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Commissioner's ruling in Harbhajan case binding on all: ICC

Harbhajan was found guilty of making a racist remark to Australia's Andrew Symonds during the second Test in Sydney in the first week on this month.

cricket Updated: Jan 27, 2008 20:23 IST

The decision that the New Zealand High Court Judge, Justice John Hansen, will take this week in the case of racial slur, involving off-spinner Harbhajan Singh, will be binding on all parties.

Justice Hansen, who has been appointed Appeal Commissioner by the International Cricket Council's (ICC) Code of Conduct Commission, will brief the media about the procedure to be adopted at the hearing at 10.30 a.m. Monday at Favell Dansie Indoor Cricket Centre, opposite Sir Donald Bradman Stand here.

"Justice Hansen will, however, not take any questions at the briefing," ICC said in a statement here Sunday.

"Under the provisions of the ICC Code of Conduct, Justice Hansen has the power to increase, decrease, amend or otherwise substitute his own decision from that made at the previous hearing, and his decision is final and binding," it said.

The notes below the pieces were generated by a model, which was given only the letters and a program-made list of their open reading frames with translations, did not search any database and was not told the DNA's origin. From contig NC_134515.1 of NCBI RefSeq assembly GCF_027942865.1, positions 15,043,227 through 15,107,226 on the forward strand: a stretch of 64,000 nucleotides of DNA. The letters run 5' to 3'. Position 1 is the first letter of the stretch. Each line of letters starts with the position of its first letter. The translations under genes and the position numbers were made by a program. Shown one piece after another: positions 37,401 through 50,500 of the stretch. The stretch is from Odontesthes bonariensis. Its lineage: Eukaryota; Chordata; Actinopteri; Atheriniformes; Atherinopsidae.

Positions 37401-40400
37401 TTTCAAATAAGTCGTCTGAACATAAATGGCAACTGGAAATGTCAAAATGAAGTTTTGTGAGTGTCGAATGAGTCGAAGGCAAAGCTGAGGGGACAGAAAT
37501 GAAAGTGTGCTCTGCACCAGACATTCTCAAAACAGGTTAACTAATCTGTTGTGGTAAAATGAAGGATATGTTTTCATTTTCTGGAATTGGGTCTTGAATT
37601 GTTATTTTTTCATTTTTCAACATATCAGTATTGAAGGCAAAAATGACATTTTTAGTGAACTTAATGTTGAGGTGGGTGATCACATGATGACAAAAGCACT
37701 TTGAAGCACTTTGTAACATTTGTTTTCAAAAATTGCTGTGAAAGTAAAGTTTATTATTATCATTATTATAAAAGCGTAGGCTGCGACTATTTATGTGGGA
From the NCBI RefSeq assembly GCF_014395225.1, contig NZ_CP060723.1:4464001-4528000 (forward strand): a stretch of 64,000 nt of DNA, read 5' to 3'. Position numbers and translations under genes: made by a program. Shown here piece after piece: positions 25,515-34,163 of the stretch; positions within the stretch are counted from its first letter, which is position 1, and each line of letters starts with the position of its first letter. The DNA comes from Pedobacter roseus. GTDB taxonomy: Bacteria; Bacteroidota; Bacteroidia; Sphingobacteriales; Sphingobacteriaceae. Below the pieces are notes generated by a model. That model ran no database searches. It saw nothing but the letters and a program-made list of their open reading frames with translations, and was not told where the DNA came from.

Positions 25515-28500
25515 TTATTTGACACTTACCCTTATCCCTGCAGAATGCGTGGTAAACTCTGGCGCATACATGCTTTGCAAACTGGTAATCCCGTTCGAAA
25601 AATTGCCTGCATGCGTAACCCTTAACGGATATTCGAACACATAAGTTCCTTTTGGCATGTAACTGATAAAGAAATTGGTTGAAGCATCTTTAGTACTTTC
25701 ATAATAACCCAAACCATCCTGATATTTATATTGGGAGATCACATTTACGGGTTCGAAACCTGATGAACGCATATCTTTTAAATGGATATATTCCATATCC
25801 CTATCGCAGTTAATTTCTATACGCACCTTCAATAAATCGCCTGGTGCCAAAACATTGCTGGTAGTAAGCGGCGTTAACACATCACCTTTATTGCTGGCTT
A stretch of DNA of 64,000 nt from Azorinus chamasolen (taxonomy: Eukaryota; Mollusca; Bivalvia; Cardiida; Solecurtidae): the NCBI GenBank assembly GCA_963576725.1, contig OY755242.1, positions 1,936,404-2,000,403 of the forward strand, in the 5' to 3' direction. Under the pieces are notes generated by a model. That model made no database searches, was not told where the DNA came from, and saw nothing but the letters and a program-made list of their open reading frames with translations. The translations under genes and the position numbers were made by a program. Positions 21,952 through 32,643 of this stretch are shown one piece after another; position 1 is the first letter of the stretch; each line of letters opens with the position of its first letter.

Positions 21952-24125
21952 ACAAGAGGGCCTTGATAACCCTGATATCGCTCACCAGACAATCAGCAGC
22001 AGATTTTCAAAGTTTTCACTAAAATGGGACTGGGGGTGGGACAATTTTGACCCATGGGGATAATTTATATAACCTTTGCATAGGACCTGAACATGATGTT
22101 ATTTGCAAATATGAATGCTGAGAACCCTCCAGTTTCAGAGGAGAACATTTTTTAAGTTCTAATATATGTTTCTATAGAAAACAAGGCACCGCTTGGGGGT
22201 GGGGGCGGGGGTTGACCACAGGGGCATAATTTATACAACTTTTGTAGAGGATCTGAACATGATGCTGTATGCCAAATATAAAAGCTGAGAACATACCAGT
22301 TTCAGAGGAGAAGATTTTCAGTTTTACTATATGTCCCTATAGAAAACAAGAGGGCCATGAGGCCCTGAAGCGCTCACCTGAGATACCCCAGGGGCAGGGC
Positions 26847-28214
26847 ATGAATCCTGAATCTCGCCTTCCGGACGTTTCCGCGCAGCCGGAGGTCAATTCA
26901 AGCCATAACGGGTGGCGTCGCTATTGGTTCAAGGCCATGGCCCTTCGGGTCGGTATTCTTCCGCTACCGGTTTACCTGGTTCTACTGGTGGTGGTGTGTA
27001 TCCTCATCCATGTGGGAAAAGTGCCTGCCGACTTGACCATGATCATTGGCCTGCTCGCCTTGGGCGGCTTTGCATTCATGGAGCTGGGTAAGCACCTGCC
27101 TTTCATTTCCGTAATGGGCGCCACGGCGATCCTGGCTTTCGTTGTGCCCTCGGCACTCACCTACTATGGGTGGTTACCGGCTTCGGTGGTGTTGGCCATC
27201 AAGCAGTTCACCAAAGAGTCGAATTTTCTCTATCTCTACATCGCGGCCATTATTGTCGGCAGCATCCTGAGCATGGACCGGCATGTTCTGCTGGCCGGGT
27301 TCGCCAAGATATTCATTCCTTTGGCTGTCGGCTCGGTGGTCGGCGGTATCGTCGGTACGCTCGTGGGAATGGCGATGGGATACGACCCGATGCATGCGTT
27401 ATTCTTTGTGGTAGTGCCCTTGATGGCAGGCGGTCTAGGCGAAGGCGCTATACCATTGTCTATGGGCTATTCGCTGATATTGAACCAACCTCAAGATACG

Once Justice Hansen has reached his decision, he would provide it in writing to Urvasi Naidoo, ICC's senior counsel and company secretary, who will then forward it to Harbhajan Singh, ICC match referee Mike Procter, and ICC CEO Malcolm Speed ahead of any public announcement.

Harbhajan was found guilty of making a racist remark to Australia's Andrew Symonds during the second Test in Sydney in the first week on this month.

The charge was laid by the on-field ICC's Elite Panel umpires Steve Bucknor of the West Indies and Mark Benson of England on day three of the Test, following a complaint they received from Australia captain Ricky Ponting.

Ponting made the complaint after the 116th over of India's first innings, prior to which Harbhajan is alleged to have made a racist comment directed at Symonds.

Procter conducted the hearing after the Test concluded Jan 6. Harbhajan pleaded not guilty to the charge. Procter found that the case was proved and imposed a ban of three Test matches on the India spinner.

According to the Code of Conduct regulations, Harbhajan, after he appealed against the punishment, was allowed to continue to play pending verdict on the appeal being given.

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